CureVac scraps its first-generation COVID-19 vaccine candidate, shares tumble

October 12, 2021, 12:34 PM UTC

Shares in CureVac plummeted by as much as 15% Tuesday on the news that the German biotech was abandoning its first-generation COVID-19 vaccine candidate, and instead focusing on a second-generation jab that it’s developing alongside GlaxoSmithKline.

CureVac applied for approval of its mRNA-based CVnCoV vaccine at the European Medicines Agency (EMA) back in February. However, in the middle of the year it announced disappointing results from clinical trials: just 48% efficacy at preventing disease, compared with over 90% for vaccines from rivals such as Pfizer/BioNTech, Moderna, and Sputnik V. And in September, the EMA said it wouldn’t be making a decision on CVnCoV until at least the end of the year.

CureVac said Tuesday that it estimated EMA approval would only come in Q2 of 2022 at the earliest—by which point it expects to be conducting late-stage clinical trials of its coproduction with GSK. Given the timing, it’s withdrawing its application with the agency.

“The global fight against COVID-19 continues, and we remain committed to making a difference with a safe and efficacious vaccine,” said CureVac CEO Franz-Werner Haas. “This goal has not changed, but the requirements to effectively address the virus and emerging variants have changed. In the ongoing transition from acute pandemic to endemic, our decision to withdraw CVnCoV from the regulatory approval process and focus our efforts on second-generation mRNA vaccine candidates reflects expected changes in public health needs that our second generation can potentially address.”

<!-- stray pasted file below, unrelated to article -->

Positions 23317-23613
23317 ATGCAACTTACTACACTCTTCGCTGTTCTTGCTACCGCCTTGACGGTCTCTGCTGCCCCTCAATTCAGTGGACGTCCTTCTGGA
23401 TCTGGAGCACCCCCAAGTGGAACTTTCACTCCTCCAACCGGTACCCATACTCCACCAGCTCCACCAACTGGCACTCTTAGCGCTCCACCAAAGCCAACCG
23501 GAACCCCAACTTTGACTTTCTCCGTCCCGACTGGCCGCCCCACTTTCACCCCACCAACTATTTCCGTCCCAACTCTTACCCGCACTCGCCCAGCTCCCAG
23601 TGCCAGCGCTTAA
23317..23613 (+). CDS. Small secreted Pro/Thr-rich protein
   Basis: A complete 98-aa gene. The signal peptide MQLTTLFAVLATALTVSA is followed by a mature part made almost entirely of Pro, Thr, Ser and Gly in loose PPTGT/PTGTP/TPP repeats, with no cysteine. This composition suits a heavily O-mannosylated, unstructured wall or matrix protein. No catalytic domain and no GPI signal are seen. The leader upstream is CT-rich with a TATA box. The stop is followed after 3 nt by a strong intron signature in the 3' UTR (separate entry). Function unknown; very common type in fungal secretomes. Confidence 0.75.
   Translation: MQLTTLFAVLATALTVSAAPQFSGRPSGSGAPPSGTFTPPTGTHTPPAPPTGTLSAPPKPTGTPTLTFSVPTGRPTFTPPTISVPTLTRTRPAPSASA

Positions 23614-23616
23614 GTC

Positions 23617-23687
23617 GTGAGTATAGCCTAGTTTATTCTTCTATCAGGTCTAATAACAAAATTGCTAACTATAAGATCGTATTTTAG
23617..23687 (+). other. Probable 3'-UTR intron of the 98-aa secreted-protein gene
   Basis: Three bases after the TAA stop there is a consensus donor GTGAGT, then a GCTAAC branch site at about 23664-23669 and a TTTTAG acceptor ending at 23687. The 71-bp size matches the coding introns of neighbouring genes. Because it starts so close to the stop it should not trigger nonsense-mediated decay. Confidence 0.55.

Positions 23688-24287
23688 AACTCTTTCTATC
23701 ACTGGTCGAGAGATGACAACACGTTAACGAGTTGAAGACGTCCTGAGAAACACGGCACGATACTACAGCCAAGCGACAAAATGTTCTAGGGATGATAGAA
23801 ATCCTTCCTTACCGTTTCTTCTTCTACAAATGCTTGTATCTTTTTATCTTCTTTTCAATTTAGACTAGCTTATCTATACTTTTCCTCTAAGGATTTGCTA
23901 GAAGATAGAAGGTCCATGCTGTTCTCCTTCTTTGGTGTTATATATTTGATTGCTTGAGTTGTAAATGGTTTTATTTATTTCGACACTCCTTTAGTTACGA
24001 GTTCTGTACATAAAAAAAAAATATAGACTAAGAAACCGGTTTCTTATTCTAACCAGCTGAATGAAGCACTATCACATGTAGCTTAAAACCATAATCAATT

While CureVac’s own share price tumbled on the news, GSK’s popped by 2%.

CureVac’s call spells the end for its advance purchase agreement with the European Commission, which had an order in for up to 405 million doses. It also cancels a partnership between CureVac and Bayer, the pharmaceuticals and life sciences giant that in January agreed to help with CVnCoV logistics and regulatory affairs. CureVac had already scrapped contract manufacturing deals with Switzerland’s Celonic Group and Germany’s Wacker.

“This announcement makes [the deal] obsolete—this kind of support which we originally offered is not needed anymore,” said a Bayer spokesperson, while confirming that Bayer would play no role in the development or rollout of the CureVac/GSK vaccine.

The German government invested €300 million ($347 million) in CureVac in June last year, shortly after then-President Donald Trump reportedly tried to buy exclusive rights to the firm’s vaccine for the U.S.

This week’s abandonment of the vaccine may suggest a lack of a payoff for that investment, but on the other hand the German government also gave €375 million in funding to BioNTech last year, and that was without question a smart move: According to recent estimates, Pfizer’s partner may boost German GDP by up to 0.5 percentage points this year, all on its own.

More health care and Big Pharma coverage from Fortune:

Subscribe to Fortune Daily to get essential business stories delivered straight to your inbox each morning.

Read More

COVID VaccinesReturn to WorkMental Health